“‘Candied Apple,’” she voiced, doubtful. “Hmm, I suppose that’ll do. Uh, thanks, Ita.” Momentarily distracted, she left the patented Trim Schnoz right next to her unused chopsticks.
Which was just like something Sue Jan would do. She and I are best friends. Ever since elementary school, we’ve lived in the same place all our lives—Wachita. We pronounce it “Waah-chee-tah,” with the emphasis on the tah. It’s from an Indian word that means “place of stagnant waters,” which suits this town just right. Sometimes, living in a small town feels like you’re sitting in a puddle of stagnant water, not going anywhere, not making your mark in life. Other times, though, it feels good, like wearing an old, comfortable pair of shoes. I love it here and I hate it here. It’s that kind of place.
“Do you think he’ll come out of the kitchen?” Sue Jan was anxious, her eyes on the swinging doors. “He will if you complain again.”
Just then, Tan showed up at the table with a stainless pitcher sheathed in frost, to refill our glasses. Unlike other restaurants, Tan made sure his iced tea was Eskimo-cold. And on a hot day, there was nothing better.
“Evee-ting okay, ladies?”
“Be nice,” I whispered to Sue Jan.
Tan was a pleasant and patient man. Short and efficient, his hair dulled by gray and thin on top, he always forced a nervous smile in the presence of Sue Jan, and today was no exception. He looked down at the table, his eyes focused for a moment on the Trim Schnoz. A puzzled (or was it horrified?) look washed across his face and he looked away.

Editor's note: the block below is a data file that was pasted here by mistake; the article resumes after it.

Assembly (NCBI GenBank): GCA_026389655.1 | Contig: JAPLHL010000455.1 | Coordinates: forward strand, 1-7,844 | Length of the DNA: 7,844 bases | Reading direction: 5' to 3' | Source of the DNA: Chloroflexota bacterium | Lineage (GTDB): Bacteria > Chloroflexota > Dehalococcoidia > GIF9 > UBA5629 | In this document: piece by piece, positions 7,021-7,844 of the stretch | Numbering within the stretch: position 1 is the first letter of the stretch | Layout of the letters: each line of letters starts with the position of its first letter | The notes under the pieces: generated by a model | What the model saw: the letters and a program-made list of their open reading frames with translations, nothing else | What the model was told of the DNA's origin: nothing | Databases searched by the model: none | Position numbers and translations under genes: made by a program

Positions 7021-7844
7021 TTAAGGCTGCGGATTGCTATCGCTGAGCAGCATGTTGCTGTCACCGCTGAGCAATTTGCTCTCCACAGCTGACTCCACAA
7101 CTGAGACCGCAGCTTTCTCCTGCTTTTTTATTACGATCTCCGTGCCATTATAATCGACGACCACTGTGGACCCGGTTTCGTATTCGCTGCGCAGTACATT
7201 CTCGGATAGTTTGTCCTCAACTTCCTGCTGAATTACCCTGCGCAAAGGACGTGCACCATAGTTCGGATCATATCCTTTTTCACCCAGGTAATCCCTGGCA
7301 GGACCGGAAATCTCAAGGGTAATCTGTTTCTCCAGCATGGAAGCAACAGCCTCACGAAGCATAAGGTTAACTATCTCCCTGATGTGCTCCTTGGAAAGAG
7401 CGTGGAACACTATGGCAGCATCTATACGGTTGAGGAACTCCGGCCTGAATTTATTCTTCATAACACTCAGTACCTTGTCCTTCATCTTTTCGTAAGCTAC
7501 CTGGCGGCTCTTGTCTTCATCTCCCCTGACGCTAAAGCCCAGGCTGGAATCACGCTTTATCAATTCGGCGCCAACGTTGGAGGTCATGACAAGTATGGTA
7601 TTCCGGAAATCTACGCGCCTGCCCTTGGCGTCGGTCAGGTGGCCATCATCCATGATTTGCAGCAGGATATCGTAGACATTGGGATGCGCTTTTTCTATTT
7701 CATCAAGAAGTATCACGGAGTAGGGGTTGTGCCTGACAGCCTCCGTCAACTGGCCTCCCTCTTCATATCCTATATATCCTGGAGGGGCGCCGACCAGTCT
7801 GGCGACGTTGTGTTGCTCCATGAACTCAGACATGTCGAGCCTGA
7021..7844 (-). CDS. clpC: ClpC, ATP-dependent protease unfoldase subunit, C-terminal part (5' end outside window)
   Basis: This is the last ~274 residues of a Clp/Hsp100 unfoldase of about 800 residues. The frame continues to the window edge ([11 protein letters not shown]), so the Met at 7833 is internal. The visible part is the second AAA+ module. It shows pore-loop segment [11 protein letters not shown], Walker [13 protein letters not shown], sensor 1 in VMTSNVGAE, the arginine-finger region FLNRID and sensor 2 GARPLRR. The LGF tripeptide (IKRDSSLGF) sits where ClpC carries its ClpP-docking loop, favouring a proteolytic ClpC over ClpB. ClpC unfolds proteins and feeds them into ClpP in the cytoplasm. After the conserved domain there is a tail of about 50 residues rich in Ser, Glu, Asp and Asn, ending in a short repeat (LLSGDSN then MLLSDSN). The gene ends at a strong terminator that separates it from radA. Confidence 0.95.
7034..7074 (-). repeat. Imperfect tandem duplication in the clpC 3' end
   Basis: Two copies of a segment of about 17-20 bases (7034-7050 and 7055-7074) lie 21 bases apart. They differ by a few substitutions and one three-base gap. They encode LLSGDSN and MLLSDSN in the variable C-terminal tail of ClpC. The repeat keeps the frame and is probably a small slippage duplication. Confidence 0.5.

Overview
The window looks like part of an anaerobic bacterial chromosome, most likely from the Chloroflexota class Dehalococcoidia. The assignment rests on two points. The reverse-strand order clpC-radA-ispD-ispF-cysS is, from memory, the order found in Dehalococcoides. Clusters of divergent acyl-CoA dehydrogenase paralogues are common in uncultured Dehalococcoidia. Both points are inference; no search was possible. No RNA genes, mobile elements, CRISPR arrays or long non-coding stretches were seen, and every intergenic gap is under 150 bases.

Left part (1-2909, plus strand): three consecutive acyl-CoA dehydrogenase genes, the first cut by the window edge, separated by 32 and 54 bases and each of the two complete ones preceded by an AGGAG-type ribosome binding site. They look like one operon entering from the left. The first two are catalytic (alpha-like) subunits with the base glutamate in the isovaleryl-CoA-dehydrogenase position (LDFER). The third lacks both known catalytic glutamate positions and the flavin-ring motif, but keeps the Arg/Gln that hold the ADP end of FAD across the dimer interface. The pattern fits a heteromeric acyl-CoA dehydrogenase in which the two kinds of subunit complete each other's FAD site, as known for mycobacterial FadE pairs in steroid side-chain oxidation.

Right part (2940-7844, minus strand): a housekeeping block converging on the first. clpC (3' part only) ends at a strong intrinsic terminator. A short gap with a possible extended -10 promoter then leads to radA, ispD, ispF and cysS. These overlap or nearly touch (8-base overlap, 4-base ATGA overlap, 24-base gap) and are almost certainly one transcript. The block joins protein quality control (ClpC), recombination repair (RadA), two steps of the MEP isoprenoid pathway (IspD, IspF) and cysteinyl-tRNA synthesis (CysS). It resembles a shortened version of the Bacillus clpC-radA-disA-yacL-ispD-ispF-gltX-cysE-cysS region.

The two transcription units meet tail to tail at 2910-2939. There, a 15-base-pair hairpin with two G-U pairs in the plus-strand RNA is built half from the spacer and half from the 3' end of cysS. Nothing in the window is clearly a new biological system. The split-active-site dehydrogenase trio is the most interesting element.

“Tan?” I discreetly covered the trimmer with my dinner napkin.
“Yes?” He smiled, relieved to focus on me.
“My triple delight was dee-lightful and dee-lishus. Chef Hans has really outdone himself today. You tell him that, okay?”
He nodded, smiling. “Yes, yes, I will.”
A booming voice, peppered with West Texas twang, broke in. “Well, you can tell Chef Hans a thing or two from me, too.”
Hesitant, he turned to Sue Jan and bowed halfway. “What can I tell him for you, MizSueJan?”
It was my turn to interrupt. “You can tell Chef Hans that she’s crazy in love with him.” A handful of sticky rice plastered my face almost before I finished talking.
“Don’t listen to her, she, she’s—” Sue Jan’s face flushed red. “You just tell him that he still doesn’t know how to make Kung Pao chicken right. It tasted like Kung Pao Kibbles ’n Bits!”
“Sue Jan!” I cried out, annoyed as I picked rice off my face. “That was mean.”
She threw her head to the side and flipped her hair in dramatic defiance. “Sorry about the rice.”
“You know full well I’m not talking about the rice.”
“Well, it did taste bad,” she snipped, and then she stuck her tongue out at me.
Tan’s eyes were looking away, toward the safety of the swinging doors to the kitchen. He looked as if he wanted to bolt. “So sorry, MizSueJan. Let me bring you some-ting else.”
“No.” She shook her head. “I don’t want anything else, Tan.”
“Do you want a refund, MizSueJan?”
She sighed and picked at some imaginary lint on her fuchsia blouse. “Noooooo.”
I slammed my hands down on the table. “Cut to it. Tell him you want to see the chef.”
Relieved, Tan bowed, picked up the hem of his apron, and wiped it across his brow. “I will retrieve him for you, MizSueJan.” He burst through the swinging doors and disappeared.
I turned back to her. “Well, now you’ve done it. Any second now, a very angry blue-eyed German- Chinese man is gonna bust through that door with a butcher’s knife in his hand.”